How often does the topic of food insecurity come across your desk, or table? We teamed up with Temple University’s Elizabeth Neil PhD, LAT, ATC and Jamie L. Mansell, PhD, LAT, ATC to discuss.

For many of us, we face a series of daily decisions concerning what we are going to eat, but a growing population questions if they can eat that day.  According to the US Department of Agriculture, 12.8% of households in the US are food insecure. Of those, ⅔ have children within the household. While staggering, this has been on the rise since 2020.

Healthy People 2030, the national objectives to improve health and well-being in the next decade, specifically addresses food insecurity. In the summary, food insecurity is identified as being linked to difficulty in school and negative health outcomes in adulthood. 

As athletic trainers, we are often on the front lines in this public health issue and must be prepared to have conversations, provide resources, and advocate for others. Below are some tips for these three areas.

What if someone tells me they are food insecure?

  1. Listen with an empathetic ear, now is not a time for intrusive questions or pity.
  2. Validate their feelings and concerns.
  3. Remember your duty to maintain confidentiality.
  4. Provide a list of resources (and have this list compiled before it’s needed!).

What can I look for? 

Sometimes our patients may not self-identify and we need to be aware of signs to watch for. 

  1. Sudden changes in body appearance: Although we may think about weight loss first, consider that weight gain can occur from access to less nutritious, but calorie-dense foods. Also be on the lookout for dark, sunken eyes, lack of energy, and decreased athletic performance.
  2. Shifts in mood or behavior: Lack of food can alter attention span, concentration, and classroom behavior. While it may look like a child is acting out, it may be due to hunger.
  3. Taking more food than needed for one meal: If an athlete is concerned for later meals, they may try hoarding food to have available. 
  4. Changes in home environment: If a parent’s employment situation or housing changes, access to food may be disrupted.

What are some places that I should look for resources?

Community Level

There are often many options for community-based food resources. Check for community fridges, food pantries, soup kitchens, and other outreach-based opportunities. Often, churches and community centers provide help for those in-need. Additionally, you can encourage people to look into whether they qualify for  Supplemental Nutrition Assistance Program (SNAP) benefits.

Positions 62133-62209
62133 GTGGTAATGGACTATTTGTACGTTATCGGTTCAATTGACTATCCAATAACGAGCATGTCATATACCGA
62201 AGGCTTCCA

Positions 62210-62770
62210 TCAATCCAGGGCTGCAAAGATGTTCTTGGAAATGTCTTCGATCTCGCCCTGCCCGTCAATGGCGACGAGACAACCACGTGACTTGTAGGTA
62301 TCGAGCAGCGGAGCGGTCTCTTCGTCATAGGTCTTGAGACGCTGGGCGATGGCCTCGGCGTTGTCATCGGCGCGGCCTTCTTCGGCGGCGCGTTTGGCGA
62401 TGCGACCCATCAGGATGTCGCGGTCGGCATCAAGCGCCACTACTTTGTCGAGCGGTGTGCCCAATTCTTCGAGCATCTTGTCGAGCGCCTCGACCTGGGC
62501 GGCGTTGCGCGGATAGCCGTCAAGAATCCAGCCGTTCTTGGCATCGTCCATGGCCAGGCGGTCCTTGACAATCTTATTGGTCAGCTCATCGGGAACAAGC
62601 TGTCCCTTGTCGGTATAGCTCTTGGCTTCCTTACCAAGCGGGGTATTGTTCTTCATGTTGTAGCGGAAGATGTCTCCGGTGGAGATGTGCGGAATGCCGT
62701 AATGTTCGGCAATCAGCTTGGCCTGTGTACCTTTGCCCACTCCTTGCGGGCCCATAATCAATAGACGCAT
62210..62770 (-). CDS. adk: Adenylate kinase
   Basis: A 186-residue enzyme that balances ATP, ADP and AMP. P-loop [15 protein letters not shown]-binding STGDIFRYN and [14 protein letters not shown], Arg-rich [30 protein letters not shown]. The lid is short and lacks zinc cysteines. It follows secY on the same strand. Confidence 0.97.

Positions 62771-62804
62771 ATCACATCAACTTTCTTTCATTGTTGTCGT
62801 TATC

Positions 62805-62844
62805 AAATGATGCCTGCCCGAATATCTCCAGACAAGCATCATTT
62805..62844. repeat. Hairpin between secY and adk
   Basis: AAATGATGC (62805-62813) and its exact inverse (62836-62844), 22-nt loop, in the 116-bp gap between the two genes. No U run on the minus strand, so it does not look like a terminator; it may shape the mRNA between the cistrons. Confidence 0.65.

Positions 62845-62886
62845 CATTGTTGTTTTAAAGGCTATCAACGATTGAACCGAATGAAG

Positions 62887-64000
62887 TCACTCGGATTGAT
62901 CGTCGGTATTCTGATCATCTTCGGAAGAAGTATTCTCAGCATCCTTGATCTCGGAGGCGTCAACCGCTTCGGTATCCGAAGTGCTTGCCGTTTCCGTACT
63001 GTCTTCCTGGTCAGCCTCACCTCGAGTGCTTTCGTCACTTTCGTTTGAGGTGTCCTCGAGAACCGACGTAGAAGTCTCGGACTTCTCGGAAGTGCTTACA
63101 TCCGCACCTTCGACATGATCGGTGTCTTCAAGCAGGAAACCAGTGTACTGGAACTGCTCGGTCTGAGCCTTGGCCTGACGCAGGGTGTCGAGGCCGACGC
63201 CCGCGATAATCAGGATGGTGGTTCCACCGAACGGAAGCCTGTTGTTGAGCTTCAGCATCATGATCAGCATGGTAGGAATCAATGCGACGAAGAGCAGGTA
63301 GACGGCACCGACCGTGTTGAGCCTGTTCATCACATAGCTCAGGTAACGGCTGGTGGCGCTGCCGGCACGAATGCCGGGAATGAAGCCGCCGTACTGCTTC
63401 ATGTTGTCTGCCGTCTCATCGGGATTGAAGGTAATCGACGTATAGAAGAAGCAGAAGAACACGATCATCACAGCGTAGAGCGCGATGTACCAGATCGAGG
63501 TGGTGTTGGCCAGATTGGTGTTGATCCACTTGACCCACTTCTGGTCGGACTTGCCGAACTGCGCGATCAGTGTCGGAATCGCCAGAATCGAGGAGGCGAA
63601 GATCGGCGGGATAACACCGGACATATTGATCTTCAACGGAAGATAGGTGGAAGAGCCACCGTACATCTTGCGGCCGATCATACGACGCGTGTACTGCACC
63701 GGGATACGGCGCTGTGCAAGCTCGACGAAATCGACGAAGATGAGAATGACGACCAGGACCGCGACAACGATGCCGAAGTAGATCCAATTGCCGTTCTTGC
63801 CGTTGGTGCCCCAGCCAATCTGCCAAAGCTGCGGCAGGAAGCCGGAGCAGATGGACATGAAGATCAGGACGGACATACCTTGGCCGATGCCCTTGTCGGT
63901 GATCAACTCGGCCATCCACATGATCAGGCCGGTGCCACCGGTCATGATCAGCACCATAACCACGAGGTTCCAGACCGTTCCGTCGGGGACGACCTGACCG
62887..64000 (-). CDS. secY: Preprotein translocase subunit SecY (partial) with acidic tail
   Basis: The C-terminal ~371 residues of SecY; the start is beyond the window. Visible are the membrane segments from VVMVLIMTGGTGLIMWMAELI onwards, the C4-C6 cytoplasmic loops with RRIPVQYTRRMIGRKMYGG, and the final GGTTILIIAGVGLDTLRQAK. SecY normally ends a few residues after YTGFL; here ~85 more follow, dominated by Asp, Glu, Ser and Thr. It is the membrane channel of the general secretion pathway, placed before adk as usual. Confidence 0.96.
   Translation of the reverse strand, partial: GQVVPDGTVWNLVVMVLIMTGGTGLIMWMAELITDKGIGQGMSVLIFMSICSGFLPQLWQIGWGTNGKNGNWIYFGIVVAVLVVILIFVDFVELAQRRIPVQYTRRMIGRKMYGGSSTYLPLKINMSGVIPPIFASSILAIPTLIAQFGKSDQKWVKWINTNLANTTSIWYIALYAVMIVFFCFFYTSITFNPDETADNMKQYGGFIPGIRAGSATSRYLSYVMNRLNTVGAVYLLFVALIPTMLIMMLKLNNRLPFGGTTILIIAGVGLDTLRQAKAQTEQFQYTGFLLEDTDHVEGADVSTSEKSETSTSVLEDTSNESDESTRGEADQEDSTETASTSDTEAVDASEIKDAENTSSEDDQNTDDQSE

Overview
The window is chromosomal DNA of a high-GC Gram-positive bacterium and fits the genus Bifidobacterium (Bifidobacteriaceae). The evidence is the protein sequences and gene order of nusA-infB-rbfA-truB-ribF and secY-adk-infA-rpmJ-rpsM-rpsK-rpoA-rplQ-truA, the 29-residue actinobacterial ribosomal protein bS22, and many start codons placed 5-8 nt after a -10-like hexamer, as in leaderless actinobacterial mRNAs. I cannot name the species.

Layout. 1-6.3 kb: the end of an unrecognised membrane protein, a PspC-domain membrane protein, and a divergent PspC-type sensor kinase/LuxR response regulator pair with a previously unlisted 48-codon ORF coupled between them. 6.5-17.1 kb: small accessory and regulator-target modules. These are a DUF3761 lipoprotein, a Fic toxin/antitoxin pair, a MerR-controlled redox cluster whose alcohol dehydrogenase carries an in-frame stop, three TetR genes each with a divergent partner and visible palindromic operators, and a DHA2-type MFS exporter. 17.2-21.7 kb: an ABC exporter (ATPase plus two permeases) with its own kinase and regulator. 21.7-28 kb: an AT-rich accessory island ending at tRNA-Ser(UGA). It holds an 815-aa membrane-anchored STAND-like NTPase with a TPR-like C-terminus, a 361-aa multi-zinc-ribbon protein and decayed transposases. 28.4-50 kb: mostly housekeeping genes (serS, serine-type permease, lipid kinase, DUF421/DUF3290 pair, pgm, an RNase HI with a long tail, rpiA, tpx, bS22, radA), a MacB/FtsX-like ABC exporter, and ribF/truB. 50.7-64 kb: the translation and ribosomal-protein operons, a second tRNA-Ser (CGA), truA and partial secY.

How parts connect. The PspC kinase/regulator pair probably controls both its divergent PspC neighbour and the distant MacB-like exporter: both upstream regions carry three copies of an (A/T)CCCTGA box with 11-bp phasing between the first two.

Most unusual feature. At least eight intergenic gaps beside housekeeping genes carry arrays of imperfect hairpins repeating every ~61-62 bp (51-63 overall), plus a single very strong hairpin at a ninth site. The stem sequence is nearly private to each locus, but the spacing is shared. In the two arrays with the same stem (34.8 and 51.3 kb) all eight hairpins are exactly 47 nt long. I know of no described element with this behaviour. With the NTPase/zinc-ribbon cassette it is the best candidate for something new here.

Collegiate Level

23% of undergraduates and 12% of graduate students face food insecurity. 

Surrounding school breaks, students may worry about leaving school where they have access to a meal plan. For these individuals, we may need to help educate them on how to search for resources at home. Additionally, some Athletics Department budgets may include funding for a registered dietician to help educate student athletes or for healthy snacks to be provided for those in-need. For athletes who need the additional nutritional caloric intake, the NCAA only recently allowed all levels of athletics to be given food and snacks for more than game day and travel trips. While helpful, this is not failsafe and additional supports may be necessary.

At Temple University, we have a Cherry Pantry and a Social Services Annex to help students in-need. The Cherry Pantry is a no-questions asked way for students to gain access to food. The Social Services Annex was created and run by the School of Social Work and is dedicated to empowering students in need of a number of support services, including access to food. Details for both are contained in all syllabi so that students have information at their fingertips, without having to ask. Both of these resources are aligned with Temple’s core values and are vital to allowing students to take care of their basic needs for a better classroom experience.

Secondary School Level

There may be specific resources for both students and families. Work with your school nurse and counselors to collate information on free and reduced lunch options and how to apply (if needed). You can also check to see if the school district offers assistance for children when the school is on break. In some places, students are given SNAP cards, vouchers, or food boxes for when school is not in session. 

How can I help advocate?

We should advocate for resources at the federal, state, community, and school levels. We might consider creating or assisting with food drives, educational sessions, or community garden initiatives. When speaking with administration, teams, parents, and boosters, discuss the needs of your patient population and raise awareness.

Food insecurity is a very real issue for many of our patients. Even if we work in affluent areas, food insecurity exists.  As athletic trainers, we owe it to our patients to consider their whole self when they are in our care. Because of our proximity to our patients and the community, athletic trainers are uniquely suited to identify and address this public health issue.

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